G.J: I have heard about one more tradition that we had in common – abduction of brides that only we, Caucasian and Central Asian men understand. Has this tradition died out or does it still exist?

A.T: It was a tradition in the Central Asia. Now, there is no such practice. But there are very rare cases when young boys do such things, especially in rural areas. There are two variants: first variant is when the youngsters know each other and jointly decide that they will marry and the bride agrees that the boy abducts him. But there are some rare cases when she does not know about his intention; such cases are prosecuted in Kazakhstan and everybody knows that if he does such a thing, he can be sent to jail. Unfortunately, I cannot say that we have foregone these traditions for good. There are some cases, but very rare. We don’t even remember it. It is remembered by journalists only. Many tourists coming to Kazakhstan are surprised when they see skyscrapers and they ask: do you still ride camels, or do you still have three wives as it was before? Those are the tradition that we had many centuries ago.

G.J:  What is the role of the Embassy of the Republic of Kazakhstan in the upcoming elections and how are you involved in the pre-election campaign?

A.T: I have to say that we are closely following the development of internal situation in Georgia as we can’t stay indifferent to what’s going on in a friendly country and because of the fact that Kazakhstan is a leading foreign investor here, having two banks (“BTA” and “Halyk”) plus a number of  large-scale companies even by the world standards.  “KazTransGas-Tbilisi” functions in Tbilisi, “KazTransOil” runs Batumi Sea Port and Oil terminal, “Rompetrol”, “KazMunaiGas-Service” is building a sanatorium in Likani, “Air Astana” operates 4 flights a week from Tbilisi to Almaty and is planning to add 2 weekly flights to brand-new Astana capital in September. Recently I met with the Chairman of the Central Election Commission of Georgia Mr. Zurab Kharatishvili and we discussed the opportunities of observers from my country (as members of the OSCE team) to take part in monitoring the parliamentary elections.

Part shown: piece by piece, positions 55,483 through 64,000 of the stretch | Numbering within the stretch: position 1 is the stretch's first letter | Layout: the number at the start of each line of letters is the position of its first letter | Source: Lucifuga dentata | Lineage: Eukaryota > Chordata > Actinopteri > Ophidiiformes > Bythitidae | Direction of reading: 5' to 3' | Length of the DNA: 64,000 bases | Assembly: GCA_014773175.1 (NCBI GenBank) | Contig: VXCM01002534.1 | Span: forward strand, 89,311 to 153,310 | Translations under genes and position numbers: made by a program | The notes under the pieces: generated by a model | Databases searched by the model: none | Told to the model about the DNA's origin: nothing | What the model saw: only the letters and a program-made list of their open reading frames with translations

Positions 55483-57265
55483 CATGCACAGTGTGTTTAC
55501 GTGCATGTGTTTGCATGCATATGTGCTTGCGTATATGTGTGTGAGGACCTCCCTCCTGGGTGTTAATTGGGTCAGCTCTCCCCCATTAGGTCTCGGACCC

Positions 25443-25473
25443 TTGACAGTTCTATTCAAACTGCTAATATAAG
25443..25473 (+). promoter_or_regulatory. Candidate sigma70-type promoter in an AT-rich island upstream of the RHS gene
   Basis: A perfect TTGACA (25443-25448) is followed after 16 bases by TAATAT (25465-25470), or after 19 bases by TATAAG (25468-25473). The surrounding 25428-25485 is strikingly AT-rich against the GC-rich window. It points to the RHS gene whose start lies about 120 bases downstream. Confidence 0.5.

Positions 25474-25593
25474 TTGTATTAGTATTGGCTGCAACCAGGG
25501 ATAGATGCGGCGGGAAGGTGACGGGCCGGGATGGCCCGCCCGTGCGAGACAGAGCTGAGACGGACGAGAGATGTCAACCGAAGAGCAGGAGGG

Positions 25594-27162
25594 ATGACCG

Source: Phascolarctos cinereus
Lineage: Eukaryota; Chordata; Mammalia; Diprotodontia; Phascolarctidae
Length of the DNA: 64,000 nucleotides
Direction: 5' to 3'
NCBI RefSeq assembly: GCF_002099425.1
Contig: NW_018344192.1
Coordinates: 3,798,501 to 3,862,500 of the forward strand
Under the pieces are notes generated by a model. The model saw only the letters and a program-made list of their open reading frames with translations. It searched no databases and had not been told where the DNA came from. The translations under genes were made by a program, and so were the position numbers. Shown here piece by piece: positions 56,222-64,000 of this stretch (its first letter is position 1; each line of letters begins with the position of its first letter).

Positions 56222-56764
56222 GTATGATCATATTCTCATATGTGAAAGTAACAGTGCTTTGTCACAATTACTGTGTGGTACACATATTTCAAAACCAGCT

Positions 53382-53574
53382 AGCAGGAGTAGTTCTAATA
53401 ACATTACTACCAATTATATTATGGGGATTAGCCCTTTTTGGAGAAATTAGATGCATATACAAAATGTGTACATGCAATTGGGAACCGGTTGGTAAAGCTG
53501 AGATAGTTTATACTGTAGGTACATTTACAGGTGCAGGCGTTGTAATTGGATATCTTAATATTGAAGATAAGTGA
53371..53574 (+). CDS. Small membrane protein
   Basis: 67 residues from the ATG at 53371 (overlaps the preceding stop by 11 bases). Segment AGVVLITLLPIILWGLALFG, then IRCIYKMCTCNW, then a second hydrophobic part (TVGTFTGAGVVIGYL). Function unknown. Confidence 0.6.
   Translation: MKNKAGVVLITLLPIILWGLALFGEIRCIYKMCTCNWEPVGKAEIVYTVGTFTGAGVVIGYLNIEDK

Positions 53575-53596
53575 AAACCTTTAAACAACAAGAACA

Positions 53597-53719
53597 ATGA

G.J: At the end of last year, Georgian Journal organized the event that identified “The Ambassador of the Year”. What do you think of this idea and have you heard of similar event in other countries?

A.T: Georgia is my 2nd country where I’m working as Charge d’Affaires e.p. (Head of Mission) after 4 years of similar experience in Singapore and it is always a pleasure to meet new Ambassadors – my senior and more experienced colleagues. As far as your question is concerned, I would like to join Guenther Baechler, Ambassador of Switzerland, hoping that this year the nominee will be “une Ambassadrice”. In conclusion I would like to wish you success and hope that Georgia and Kazakhstan will become the leaders of the Caucasus and Central Asia and will succeed to make closer links not only at a country-to-country level but also help these two regions get closer.